You might not be able to complete an entire epic in a single iteration or the iteration may be a hodgepodge of different stories. Work with the product owner and the stakeholders to group things into overarching areas where possible. A single user journey thread is ideal. This might mean moving stories out of epics and grouping them in different ways.
An example of this would be threading together stories for creating a data attribute, enabling it in the business user interface, adding it to reporting capability, indexing it in search, adding it to the presentation layer on a product page, and enabling it as a search facet. Here are some theme examples for an iteration:
- Digital Asset Processing Enhancements
- Product Content Interface Additions
- Support Preview of Staged Content
- Destroy Bugs Related to Data Synchronization
Sometimes your themes will directly align with your epics, but not always.
3. Getting a Handle on Analysis
There are many ways to approach analysis of user stories. Some teams include analysis as part of the time spent on a story in the iteration itself while others prefer to move the stories through a series of pre-work prior to adding them to an iteration.
Due to the complexity of our project, we find it necessary to put the stories through a series of steps before we deem it “ready” to be added to an iteration. We use JIRA statuses in workflows to move our stories through the analysis stages. Regardless of the tool used, it is important to apply a “definition of done” for each stage. Here are some examples:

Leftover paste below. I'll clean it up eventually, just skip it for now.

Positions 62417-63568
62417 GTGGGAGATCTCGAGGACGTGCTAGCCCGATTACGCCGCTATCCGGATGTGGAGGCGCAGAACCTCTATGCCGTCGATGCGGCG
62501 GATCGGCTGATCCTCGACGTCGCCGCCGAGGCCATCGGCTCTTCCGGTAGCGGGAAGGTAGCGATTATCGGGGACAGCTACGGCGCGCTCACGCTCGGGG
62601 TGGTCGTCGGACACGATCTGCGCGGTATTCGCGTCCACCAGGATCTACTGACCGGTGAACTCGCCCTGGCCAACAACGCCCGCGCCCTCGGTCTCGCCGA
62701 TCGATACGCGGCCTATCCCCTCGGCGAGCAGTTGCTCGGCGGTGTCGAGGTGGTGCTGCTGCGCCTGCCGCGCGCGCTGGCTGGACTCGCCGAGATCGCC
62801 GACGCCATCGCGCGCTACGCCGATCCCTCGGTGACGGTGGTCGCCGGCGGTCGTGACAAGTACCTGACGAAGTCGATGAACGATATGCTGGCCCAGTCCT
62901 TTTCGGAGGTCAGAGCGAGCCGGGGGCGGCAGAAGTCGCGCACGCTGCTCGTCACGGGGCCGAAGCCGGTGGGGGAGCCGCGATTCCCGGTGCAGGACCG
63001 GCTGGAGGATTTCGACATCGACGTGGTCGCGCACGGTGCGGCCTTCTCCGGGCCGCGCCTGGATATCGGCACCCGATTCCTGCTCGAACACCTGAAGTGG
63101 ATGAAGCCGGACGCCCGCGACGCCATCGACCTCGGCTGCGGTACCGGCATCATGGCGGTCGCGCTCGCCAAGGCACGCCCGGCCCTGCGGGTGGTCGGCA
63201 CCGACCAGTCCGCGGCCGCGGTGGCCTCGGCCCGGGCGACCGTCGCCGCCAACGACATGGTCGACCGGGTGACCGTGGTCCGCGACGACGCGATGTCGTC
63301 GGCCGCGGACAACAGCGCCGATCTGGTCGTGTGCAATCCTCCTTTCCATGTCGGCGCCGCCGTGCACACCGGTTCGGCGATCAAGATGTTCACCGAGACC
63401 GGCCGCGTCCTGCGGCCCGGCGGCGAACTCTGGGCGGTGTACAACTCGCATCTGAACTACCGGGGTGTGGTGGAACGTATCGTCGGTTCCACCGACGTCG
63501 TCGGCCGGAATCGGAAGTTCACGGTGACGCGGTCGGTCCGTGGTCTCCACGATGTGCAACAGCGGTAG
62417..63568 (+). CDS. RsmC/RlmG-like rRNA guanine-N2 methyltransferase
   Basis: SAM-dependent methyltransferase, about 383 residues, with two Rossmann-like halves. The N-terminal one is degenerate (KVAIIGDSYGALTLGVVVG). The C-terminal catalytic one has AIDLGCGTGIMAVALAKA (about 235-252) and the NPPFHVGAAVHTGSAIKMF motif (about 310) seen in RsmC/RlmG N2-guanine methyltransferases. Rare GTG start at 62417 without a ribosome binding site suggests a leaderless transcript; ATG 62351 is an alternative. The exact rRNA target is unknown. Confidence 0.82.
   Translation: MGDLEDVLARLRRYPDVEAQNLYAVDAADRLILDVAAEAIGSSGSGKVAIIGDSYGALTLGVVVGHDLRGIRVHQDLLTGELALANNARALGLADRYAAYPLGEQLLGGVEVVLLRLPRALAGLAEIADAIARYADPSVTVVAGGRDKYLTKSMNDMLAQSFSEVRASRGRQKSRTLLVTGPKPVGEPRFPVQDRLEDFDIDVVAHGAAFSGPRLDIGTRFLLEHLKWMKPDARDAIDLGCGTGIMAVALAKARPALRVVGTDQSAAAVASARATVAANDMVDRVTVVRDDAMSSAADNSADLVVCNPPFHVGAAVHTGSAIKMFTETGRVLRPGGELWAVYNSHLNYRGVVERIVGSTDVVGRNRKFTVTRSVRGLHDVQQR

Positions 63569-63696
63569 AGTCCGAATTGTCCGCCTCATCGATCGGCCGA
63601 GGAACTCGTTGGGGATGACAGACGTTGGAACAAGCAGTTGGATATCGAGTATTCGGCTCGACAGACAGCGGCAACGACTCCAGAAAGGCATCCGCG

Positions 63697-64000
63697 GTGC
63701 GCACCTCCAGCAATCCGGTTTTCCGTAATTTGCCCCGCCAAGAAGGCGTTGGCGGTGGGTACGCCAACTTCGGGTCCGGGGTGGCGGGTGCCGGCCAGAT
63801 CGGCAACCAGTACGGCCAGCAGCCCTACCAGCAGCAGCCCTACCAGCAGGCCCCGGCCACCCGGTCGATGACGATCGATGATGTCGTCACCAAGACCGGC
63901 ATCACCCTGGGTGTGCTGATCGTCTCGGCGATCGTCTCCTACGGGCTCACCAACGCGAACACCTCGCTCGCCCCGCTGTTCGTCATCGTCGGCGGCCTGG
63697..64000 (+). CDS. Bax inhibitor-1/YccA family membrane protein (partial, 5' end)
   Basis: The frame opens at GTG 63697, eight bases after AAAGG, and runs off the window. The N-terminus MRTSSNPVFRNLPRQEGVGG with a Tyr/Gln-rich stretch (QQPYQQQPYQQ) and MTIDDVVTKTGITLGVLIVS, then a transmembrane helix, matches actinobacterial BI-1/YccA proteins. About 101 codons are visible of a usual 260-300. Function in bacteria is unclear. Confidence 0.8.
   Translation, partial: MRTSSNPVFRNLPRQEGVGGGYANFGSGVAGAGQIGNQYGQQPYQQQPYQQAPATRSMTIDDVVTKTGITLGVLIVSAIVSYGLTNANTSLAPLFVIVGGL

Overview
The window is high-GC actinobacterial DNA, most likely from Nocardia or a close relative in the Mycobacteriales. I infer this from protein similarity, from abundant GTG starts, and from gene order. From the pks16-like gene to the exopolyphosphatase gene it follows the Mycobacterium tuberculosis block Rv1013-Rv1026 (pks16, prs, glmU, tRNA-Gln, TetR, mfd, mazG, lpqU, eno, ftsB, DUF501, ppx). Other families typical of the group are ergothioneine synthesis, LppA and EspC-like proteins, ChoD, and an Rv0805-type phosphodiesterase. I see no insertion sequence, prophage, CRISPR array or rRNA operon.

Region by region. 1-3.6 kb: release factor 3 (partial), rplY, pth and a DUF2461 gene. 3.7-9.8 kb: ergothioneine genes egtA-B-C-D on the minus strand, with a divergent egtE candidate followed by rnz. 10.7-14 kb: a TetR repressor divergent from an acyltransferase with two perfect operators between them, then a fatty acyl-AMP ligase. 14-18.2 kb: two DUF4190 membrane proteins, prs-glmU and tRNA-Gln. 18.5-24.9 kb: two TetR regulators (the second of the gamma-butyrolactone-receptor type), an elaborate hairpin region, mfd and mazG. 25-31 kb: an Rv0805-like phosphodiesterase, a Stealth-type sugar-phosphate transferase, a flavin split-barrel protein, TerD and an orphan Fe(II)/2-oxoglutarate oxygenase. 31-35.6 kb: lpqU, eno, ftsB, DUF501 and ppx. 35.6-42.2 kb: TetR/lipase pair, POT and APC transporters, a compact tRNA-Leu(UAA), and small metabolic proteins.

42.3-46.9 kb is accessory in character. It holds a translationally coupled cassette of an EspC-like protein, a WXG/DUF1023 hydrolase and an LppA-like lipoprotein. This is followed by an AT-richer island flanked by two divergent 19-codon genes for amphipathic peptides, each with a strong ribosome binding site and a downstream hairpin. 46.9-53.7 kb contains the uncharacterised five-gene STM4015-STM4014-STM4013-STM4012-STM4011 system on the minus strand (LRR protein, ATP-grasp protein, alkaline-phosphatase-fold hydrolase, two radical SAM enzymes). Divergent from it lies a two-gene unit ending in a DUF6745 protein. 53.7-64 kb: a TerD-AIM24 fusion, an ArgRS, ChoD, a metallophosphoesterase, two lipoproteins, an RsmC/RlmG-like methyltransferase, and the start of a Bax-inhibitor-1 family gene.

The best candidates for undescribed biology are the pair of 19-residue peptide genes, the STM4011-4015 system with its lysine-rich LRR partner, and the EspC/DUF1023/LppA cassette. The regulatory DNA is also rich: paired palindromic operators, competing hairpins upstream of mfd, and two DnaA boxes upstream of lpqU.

- In Analysis — Default status upon story creation. A stakeholder writes their story statement. The Business Analyst writes acceptance criteria and addresses open questions until everything is clear with the team. The Business Analyst can also consult with development on system capability to handle the request.
- Acceptance Criteria Review — Official sign off by the requesting stakeholder that the requirements are clear.
- Blocked on Analysis — Parked stories that need clarification to move it back through the other stages.
- QA Test Authoring — QA engineers write their test cases for validation once Acceptance Criteria is approved. QA will use the test criteria to validate Acceptance Criteria is met once development is complete. This is also an opportunity to gain clarity from the Business Analyst or the stakeholder if needed.
- Development Review & Estimation — The Development Team (Developers and QA engineers) reviews the story to ensure their understanding and provide their estimate in story points.
- Ready for Development — Once a story is in the status it can be staged to be placed in an iteration.
This may seem like a daunting amount of work prior to making it to an iteration. You may be asking when the team will find time to do this when they have work to do in an active iteration. We’ll address this a little further down.